Every writer in every hockey city is asked to predict in some form or another the results of the hockey team they cover.
In some situations it’s easy. A Chicago writer can probably predict with some degree of certainty that things will go pretty well in the Windy City for the Blackhawks this winter; as they always seemingly do.
Other scribes are in denial and predict a playoff performance for their club, either because they drink the cool-aide or perhaps they fear for their jobs if they don’t, but those are pretty easy to see through.
But for most teams in most cities, there are always a healthy collections of “ifs” that exist, tipping points that when many go right or many go wrong the season can turn on a dime.
Up until 24 hours ago the Calgary Flames had an insurmountable “if” hanging over them, one that made any of the prediction game a complete waste of time. The Flames without Johnny Gaudreau to start the season, and for how long? Clearly a hazy black cloud that would weigh down the remainder of the parameters and make the whole exercise futile. With that hanging in the balance I sat on this prediction piece, knowing there was no point with the big white (ok, little) elephant in the room.
However now that the face of the franchise has landed a team friendly 6 year $40.5M contract it’s time to actually look at this team and what we can expect this winter.
What Could Go Wrong?
Slow Start – Always such a key to any team that looks to be on the bubble of light and darkness when April roll around. How teams start come down to a myriad of factors including; the schedule, the injury list to start a season, age of the team (mental toughness). Currently, the biggest worry for the Flames is the fact that their first line hasn’t had a shift of preseason time together, not a whiff. Gaudreau signed and back in the fold to join a Sean Monahan that has only played on dress rehearsal, and likely Kris Versteeg who just jointed the team on game day. This could mean the offence may be thin to start the season. However, they certainly look better than they did on Sunday with Linden Vey and Micheal Ferland on the top line, so that’s something. The Flames may have a rebuilt second line with a chance to pitch in, but without Gaudreau said 2nd line would have essentially be a first line putting way too much pressure on both Sam Bennett and Matthew Tkachuk.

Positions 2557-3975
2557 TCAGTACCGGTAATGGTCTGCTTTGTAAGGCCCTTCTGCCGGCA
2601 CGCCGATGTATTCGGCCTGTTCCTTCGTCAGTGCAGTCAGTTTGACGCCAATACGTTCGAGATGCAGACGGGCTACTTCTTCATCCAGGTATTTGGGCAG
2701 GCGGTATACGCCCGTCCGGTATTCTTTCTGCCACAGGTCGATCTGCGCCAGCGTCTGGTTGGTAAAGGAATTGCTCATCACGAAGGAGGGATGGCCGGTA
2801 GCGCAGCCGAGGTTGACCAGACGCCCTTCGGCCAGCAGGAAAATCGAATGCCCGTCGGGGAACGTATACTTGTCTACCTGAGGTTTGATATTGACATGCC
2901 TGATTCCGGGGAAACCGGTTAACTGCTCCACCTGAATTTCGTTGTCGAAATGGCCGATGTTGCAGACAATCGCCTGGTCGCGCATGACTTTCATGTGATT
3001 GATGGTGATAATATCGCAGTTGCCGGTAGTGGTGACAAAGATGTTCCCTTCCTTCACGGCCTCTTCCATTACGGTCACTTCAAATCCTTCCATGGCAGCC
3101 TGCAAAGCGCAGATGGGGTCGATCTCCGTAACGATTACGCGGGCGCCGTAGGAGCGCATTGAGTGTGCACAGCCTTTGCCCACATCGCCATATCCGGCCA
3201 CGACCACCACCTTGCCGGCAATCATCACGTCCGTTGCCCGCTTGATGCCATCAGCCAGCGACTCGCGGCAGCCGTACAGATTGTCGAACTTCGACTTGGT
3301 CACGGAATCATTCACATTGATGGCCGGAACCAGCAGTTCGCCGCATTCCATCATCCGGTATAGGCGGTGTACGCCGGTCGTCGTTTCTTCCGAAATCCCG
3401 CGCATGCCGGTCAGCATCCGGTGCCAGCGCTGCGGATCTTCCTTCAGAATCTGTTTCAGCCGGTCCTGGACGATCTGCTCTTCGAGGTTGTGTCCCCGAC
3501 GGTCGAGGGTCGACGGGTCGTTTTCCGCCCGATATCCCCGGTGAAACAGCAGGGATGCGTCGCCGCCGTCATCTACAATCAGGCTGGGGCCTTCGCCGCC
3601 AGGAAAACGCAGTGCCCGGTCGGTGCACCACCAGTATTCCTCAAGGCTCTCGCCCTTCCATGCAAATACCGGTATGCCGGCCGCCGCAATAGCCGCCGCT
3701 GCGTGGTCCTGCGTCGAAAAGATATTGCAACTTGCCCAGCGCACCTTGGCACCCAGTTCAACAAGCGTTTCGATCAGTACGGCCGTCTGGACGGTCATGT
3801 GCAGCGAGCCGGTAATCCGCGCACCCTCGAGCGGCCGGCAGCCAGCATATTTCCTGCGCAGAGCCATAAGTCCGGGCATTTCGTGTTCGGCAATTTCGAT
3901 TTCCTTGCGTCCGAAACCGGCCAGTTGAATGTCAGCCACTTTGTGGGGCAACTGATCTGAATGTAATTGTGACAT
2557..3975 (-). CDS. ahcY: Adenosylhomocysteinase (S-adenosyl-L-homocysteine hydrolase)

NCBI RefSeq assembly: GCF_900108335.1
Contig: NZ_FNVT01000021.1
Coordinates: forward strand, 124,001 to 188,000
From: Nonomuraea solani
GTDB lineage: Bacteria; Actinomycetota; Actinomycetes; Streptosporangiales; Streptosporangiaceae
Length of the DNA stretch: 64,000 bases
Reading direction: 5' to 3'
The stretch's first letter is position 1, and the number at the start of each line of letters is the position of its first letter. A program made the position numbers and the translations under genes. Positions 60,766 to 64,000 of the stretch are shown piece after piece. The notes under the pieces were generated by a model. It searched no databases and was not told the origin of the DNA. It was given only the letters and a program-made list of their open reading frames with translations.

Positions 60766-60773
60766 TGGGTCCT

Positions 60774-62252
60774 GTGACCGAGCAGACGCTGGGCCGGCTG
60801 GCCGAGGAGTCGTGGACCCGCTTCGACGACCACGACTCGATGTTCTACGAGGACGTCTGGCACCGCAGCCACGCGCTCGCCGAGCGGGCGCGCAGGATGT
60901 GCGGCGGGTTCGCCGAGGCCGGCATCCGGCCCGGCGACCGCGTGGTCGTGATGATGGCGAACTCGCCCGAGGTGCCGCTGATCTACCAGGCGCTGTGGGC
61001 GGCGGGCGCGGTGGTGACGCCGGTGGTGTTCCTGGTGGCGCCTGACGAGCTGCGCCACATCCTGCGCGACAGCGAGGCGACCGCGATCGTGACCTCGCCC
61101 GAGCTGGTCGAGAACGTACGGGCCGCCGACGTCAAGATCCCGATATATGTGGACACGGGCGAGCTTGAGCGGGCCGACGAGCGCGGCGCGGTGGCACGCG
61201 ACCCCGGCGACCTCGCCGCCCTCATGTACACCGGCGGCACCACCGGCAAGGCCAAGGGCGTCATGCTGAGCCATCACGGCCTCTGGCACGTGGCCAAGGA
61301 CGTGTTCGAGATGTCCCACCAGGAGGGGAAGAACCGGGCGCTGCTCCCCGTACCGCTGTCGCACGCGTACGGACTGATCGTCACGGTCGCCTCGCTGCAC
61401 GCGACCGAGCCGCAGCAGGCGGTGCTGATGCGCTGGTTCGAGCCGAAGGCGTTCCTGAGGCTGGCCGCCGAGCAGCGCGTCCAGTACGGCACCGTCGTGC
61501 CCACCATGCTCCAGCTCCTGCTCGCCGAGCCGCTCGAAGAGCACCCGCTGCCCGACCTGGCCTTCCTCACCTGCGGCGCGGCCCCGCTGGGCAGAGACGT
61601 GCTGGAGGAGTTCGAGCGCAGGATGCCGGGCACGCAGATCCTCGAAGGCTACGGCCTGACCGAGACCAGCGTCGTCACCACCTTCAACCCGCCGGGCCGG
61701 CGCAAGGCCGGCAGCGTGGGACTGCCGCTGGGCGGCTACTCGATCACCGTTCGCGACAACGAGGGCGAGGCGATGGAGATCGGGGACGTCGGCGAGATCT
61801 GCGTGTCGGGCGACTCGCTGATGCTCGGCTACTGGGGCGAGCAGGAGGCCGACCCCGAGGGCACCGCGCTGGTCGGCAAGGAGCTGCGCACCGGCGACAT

Too much change – starting a season with a new coaching staff is a tough adjustment period. It sends you head first into new defensive systems, a different forecheck, a new break out, plus completely revamped special teams. Some players learn quickly, others take a lot more time to learn the ropes. Once again, missing Gaudreau and Monahan for training camp only hurts the club’s chances to get off to quick start in a new structure. … That’s not the end of it though; the Flames are pushing the envelope further by breaking up their top defense pairing to avoid the cliff that is the third duo while also moving Brodie to the left side. The idea is to build three pairings that can play instead of two with an exposed third pairing. An interesting theory unless it marginalizes all three pairings. Time will tell. I’d imagine they’ll settle on a rotation that has the Giordano pairing, Brodie pairing and Hamilton pairing followed by a rotation of Brodie and Giordano together, but we will see.
Key Injuries – the ultimate cop out as injuries will kill most NHL franchises should they happen to the wrong players at the wrong times and for punishing durations. The Flames of 2016-17 have more depth. They could probably handle an injury or two this year, at least more than in seasons past. They have a capable backup, three solid centers, a few wingers that can score, and three solid defensemen that can carry the load. But I wouldn’t push it …
What Could Go Right?